A Minuscule Pest with a Powerful Impact

erik-karits-male deer tick 1171x593

A male deer tick, carrier of Lyme disease. Rising temperatures are a potential factor contributing to the increase of tick-borne diseases in our region.

Erik Karits

The rippling effects of climate change don’t stop at sea level rise. A changing climate means expanding range for ticks—and as ticks thrive, public health threats grow, including right here in the Chesapeake region.

For some, it might start with a headache, or perhaps a fever and a sore throat. In about 70–80 percent of cases, a distinctive rash will occur, developing a classic red ring in a “bull’s eye” pattern. This scenario—caused by the tiny but mighty tick—is becoming all too common across the United States, where Lyme disease cases have nearly doubled in the past two decades. In fact,  high-risk counties have even tripled their case numbers, according to the Centers for Disease Control and Prevention (CDC). Last year, Pennsylvania led the nation in tick-borne diseases, with Lyme disease topping the list. But what exactly is behind these numbers, and what does it mean for our environment and our health?

A changing habitat

One potential contributing factor of the rise in tick-borne diseases in our region is an all too familiar culprit: climate change. Rising temperatures create a cozy haven for deer ticks, carriers of Lyme disease. These parasites thrive in temperatures above 45 degrees Fahrenheit and humidity levels exceeding 85 percent. Each year as winters become shorter and summers longer, there is a larger window in which watershed residents are vulnerable to infection. However, it's essential to recognize that while climate change is a significant factor, the spread of Lyme disease is influenced by various other factors such as human behavior and land use, as highlighted by the Fifth National Climate and Health Assessment. According to Dr. Christopher Mores, Professor and Program Director for the Global Health Epidemiology and Disease Control MPH program at the Milken Institute School of Public Health, “It’s complex. There are so many factors that could be driving changes, so it’s important we step up our surveillance efforts and ensure we’re collecting better data to notice trends over time in the context of our changing climate.”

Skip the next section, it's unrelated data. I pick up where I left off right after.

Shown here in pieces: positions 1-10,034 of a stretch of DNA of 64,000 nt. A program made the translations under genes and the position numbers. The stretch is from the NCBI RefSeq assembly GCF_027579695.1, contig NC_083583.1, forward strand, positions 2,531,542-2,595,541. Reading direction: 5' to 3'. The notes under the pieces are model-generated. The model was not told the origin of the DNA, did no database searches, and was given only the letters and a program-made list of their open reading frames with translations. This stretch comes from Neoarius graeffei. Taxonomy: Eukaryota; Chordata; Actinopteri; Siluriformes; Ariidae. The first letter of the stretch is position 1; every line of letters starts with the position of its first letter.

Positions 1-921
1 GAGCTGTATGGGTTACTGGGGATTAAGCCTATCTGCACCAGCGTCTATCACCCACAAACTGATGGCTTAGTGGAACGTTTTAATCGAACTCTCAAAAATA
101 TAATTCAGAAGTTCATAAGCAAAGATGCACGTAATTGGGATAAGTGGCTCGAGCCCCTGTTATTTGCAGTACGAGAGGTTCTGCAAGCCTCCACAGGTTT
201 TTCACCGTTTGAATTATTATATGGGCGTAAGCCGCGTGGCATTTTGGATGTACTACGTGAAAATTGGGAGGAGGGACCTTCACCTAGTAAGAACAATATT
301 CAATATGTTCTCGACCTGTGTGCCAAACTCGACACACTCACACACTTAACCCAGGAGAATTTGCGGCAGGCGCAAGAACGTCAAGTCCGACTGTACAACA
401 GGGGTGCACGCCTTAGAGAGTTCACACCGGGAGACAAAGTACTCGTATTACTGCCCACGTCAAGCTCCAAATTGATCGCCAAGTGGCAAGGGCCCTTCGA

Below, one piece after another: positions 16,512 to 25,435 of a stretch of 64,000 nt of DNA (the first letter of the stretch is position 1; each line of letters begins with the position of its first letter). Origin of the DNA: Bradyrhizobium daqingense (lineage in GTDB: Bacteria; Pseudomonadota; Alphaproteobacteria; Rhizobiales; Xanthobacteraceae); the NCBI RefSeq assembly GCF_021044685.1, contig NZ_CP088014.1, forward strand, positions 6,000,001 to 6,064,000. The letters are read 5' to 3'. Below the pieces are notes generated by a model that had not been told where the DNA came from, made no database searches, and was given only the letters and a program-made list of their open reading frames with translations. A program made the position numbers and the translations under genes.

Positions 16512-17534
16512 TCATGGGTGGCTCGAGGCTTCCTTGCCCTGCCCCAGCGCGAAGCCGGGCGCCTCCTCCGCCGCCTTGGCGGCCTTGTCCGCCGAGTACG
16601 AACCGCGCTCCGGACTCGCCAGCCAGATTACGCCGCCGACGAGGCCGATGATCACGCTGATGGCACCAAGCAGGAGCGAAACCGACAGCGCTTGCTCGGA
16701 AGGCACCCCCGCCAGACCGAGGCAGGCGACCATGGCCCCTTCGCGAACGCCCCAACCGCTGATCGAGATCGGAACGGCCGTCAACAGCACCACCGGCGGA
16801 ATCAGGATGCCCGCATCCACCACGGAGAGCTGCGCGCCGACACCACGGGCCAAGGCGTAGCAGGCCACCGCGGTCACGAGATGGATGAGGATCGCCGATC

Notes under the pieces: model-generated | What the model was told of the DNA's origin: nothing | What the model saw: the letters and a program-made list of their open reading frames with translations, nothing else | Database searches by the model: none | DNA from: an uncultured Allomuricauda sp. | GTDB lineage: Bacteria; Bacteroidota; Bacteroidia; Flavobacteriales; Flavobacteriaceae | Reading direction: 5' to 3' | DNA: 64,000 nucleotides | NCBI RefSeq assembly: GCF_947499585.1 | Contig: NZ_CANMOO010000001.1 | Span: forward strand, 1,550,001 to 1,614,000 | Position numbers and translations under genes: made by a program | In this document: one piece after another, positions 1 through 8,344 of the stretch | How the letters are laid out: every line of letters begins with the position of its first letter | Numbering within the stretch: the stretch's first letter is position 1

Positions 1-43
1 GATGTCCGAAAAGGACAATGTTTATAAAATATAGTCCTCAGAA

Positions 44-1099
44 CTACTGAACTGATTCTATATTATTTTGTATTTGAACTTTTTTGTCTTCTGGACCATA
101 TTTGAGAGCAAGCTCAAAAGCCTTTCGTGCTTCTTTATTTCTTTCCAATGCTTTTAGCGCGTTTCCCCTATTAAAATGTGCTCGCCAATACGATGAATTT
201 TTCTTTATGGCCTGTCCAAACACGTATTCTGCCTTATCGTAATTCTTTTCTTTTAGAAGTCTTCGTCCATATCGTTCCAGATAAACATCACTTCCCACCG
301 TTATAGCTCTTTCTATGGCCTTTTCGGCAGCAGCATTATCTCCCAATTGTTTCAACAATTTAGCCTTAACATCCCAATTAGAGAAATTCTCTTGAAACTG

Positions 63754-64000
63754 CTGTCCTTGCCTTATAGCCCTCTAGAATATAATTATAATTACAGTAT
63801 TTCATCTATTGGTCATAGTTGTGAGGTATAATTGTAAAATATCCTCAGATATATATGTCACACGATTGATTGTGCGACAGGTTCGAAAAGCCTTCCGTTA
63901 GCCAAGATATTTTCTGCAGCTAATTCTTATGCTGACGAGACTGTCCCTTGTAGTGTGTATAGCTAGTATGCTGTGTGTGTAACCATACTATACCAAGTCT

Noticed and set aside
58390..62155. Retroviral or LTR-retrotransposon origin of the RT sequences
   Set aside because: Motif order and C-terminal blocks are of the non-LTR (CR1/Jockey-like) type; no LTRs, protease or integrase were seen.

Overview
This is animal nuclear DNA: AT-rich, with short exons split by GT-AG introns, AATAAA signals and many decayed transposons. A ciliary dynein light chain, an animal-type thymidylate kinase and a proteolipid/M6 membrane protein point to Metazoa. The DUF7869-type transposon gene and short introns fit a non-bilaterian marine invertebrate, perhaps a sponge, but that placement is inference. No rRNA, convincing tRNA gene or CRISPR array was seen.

An unwelcome host

As parasites, ticks rely heavily on finding suitable hosts, with white-tailed deer (for which the Ixodes scapularis or “deer tick” is named) topping their list of favorites. In light of the decline of many natural predators such as bobcats and coyotes, white-tailed deer populations have surged in our region. These creatures often traverse the same trails and gardens as humans, unwittingly exposing us to ticks carrying Lyme disease.

How does land use affect tick populations?    

Unfortunately, it’s a common sight in communities throughout the watershed—a stretch of forested land is bulldozed to create space for a new housing development or another construction project. The resulting "forest fragmentation" creates a patchwork of suburban and forested areas,  bringing common tick host species such as deer and mice in closer and more frequent proximity to humans.